[Note from co-editor-in-chief Ryan Goodman:
I spoke with Thomas Green, Senior Counsel at Sidley Austin, and an attorney who has had an extraordinary practice in white collar criminal defense work. Green formerly managed Sidley’s federal and state investigation and white collar defense practice group and has represented clients in some of the nation’s most important criminal prosecutions over the last half century.
With the advent of federal and state indictments of former President Donald Trump and dozens of indicted and unindicted co-conspirators, some of whom may decide to cooperate with prosecutors, I turned to Green for his analysis. I asked Green under what circumstances, in general, he would advise a client to consider pleading guilty, what kinds of factors he would discuss with his client to help them decide what is in their best interests, and how that process plays out.]
Green’s response follows.]
Keep in mind that a lawyer is normally retained by a white collar defendant very soon after the client learns he is under investigation. The lawyer will then follow the course of the investigation, often utilizing joint defense agreements, in order to understand the scope and contours of the government’s accumulating evidence as it relates to the events under scrutiny. In this process the defense lawyer should have a distinct advantage: he has access to his client, and presumably his client knows the facts surrounding the subject matter of the investigation. But getting his client to reveal the true facts is often an arduous task. White collar defendants are often reluctant to confide in their lawyer and they are typically adept at rationalizing their conduct to the point that they are simply unable to admit that they did anything wrong. Hopefully, over time, the lawyer will develop an intimate relationship with his client, and, better yet, with members of his family as well. As trust develops between lawyer and client, the lawyer embarks on a process, part psychological and part reality testing, to induce the truth from the client.
Simultaneously the lawyer must continually examine the government’s emerging case to find and assess all potential factual and/or legal flaws. Either before or after indictment, there comes a point in this process where the lawyer is in position to weigh the government’s evidence against his ability to contest and rebut that evidence in the courtroom, which includes an assessment of the strength of the client’s evidence and his demeanor and the impact both will have on a jury. There are a number of reasons why a client could be persuaded to consider pleading guilty. Personal finances, health, family welfare and the possibility of severe punishment are among them. But I have also resorted to considerations touching on religion, atonement, integrity and courage.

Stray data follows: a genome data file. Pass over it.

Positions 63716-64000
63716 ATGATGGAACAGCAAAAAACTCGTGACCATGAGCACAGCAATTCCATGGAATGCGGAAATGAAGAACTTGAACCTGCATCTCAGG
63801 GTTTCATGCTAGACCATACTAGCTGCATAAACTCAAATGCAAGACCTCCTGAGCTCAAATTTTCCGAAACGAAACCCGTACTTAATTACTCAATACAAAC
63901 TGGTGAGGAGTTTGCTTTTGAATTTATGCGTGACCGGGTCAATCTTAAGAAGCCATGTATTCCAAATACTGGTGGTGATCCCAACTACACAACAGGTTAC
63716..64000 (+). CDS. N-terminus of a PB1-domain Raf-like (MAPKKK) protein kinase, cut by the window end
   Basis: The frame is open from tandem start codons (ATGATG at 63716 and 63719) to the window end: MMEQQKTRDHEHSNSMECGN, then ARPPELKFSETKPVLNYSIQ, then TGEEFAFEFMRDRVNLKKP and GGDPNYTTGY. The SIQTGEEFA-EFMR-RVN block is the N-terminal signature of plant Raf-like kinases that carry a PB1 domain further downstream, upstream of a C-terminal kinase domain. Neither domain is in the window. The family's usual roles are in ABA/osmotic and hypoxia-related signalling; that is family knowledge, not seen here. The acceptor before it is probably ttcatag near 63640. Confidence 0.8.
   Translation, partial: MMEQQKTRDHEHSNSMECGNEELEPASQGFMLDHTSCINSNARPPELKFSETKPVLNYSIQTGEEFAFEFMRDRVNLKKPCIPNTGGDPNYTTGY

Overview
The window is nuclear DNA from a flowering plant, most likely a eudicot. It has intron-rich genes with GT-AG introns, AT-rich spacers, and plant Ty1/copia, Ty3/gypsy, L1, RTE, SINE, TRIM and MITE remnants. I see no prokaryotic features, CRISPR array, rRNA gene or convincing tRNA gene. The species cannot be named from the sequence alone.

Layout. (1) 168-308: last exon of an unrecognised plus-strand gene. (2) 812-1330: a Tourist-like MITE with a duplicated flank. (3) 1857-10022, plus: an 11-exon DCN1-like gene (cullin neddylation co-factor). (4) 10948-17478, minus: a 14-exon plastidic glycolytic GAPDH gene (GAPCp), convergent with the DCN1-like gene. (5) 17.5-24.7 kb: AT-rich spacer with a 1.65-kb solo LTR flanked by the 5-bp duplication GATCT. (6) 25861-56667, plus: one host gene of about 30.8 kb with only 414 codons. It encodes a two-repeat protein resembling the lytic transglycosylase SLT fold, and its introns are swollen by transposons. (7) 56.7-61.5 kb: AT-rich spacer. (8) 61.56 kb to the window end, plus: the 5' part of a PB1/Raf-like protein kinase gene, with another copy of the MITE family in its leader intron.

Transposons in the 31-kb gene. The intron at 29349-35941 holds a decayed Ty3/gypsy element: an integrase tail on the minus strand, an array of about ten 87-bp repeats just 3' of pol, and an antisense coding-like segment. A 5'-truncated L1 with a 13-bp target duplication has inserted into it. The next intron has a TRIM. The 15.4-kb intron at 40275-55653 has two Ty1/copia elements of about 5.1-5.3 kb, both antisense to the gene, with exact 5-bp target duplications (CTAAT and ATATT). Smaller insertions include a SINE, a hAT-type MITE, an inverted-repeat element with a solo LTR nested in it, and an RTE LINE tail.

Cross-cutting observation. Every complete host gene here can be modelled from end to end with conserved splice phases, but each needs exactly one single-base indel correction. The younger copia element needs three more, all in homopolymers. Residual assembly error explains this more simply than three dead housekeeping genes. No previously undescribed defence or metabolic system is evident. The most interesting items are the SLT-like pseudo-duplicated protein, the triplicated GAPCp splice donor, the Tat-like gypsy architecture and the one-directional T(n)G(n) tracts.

Still, the overriding consideration in my calculus is whether I have reached the conclusion that we are so unlikely to prevail at trial that the only way for the client to improve his position is to consider pleading guilty under a heavily negotiated agreement. Nevertheless, my assessment never controls; the decision belongs to the client or to the client and his family. As difficult as the process may have been to secure the truth from the client, it often pales by comparison to the process of bringing the client to stand before the court and admit his guilt. There are times at this moment when everything breaks down, and whether Humpty Dumpty can be put together again is often in doubt. Extraordinary hand holding by the lawyer may be required, and long discussion about the client’s need to focus on his own destiny (and that of his family) rather than misguided notions of loyalty are part of the process to try to revive the plea process. Throughout all of this, I am acutely aware that all I can do is to give advice. More often than not, my advice is ultimately embraced by my client. But if not, and absent an irreparable breakdown between us, the client’s decision to proceed to trial will be honored.
Editor’s note: Just Security is publishing this article alongside Katya Jestin, Marcus A.R. Childress and Caroline M. Darmody, A Letter to Kenneth Chesebro on Pleading Guilty, September 7, 2023